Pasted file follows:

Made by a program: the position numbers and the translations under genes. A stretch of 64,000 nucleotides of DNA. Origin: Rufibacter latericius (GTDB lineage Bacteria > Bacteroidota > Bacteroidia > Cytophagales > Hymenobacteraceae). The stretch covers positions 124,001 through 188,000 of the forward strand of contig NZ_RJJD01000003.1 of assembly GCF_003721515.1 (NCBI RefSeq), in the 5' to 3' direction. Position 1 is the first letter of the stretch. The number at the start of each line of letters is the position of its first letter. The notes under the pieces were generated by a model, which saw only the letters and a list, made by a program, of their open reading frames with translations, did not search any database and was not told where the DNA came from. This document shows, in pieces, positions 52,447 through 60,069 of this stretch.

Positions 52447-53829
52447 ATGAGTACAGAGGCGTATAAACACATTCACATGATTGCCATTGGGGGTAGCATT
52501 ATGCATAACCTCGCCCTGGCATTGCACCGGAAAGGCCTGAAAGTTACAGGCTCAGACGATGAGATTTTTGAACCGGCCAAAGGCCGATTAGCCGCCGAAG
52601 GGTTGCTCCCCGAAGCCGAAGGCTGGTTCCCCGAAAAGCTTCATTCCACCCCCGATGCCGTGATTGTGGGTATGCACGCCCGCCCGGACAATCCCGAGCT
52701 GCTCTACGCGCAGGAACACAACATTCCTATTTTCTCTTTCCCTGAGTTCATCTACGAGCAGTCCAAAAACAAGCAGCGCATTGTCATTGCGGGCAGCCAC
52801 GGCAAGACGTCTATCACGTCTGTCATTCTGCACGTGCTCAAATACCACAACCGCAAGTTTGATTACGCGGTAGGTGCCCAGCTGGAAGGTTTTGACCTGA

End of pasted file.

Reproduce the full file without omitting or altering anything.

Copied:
Made by a program: the position numbers and the translations under genes. A stretch of 64,000 nucleotides of DNA. Origin: Rufibacter latericius (GTDB lineage Bacteria > Bacteroidota > Bacteroidia > Cytophagales > Hymenobacteraceae). The stretch covers positions 124,001 through 188,000 of the forward strand of contig NZ_RJJD01000003.1 of assembly GCF_003721515.1 (NCBI RefSeq), in the 5' to 3' direction. Position 1 is the first letter of the stretch. The number at the start of each line of letters is the position of its first letter. The notes under the pieces were generated by a model, which saw only the letters and a list, made by a program, of their open reading frames with translations, did not search any database and was not told where the DNA came from. This document shows, in pieces, positions 52,447 through 60,069 of this stretch.

Positions 52447-53829
52447 ATGAGTACAGAGGCGTATAAACACATTCACATGATTGCCATTGGGGGTAGCATT
52501 ATGCATAACCTCGCCCTGGCATTGCACCGGAAAGGCCTGAAAGTTACAGGCTCAGACGATGAGATTTTTGAACCGGCCAAAGGCCGATTAGCCGCCGAAG
52601 GGTTGCTCCCCGAAGCCGAAGGCTGGTTCCCCGAAAAGCTTCATTCCACCCCCGATGCCGTGATTGTGGGTATGCACGCCCGCCCGGACAATCCCGAGCT
52701 GCTCTACGCGCAGGAACACAACATTCCTATTTTCTCTTTCCCTGAGTTCATCTACGAGCAGTCCAAAAACAAGCAGCGCATTGTCATTGCGGGCAGCCAC
52801 GGCAAGACGTCTATCACGTCTGTCATTCTGCACGTGCTCAAATACCACAACCGCAAGTTTGATTACGCGGTAGGTGCCCAGCTGGAAGGTTTTGACCTGA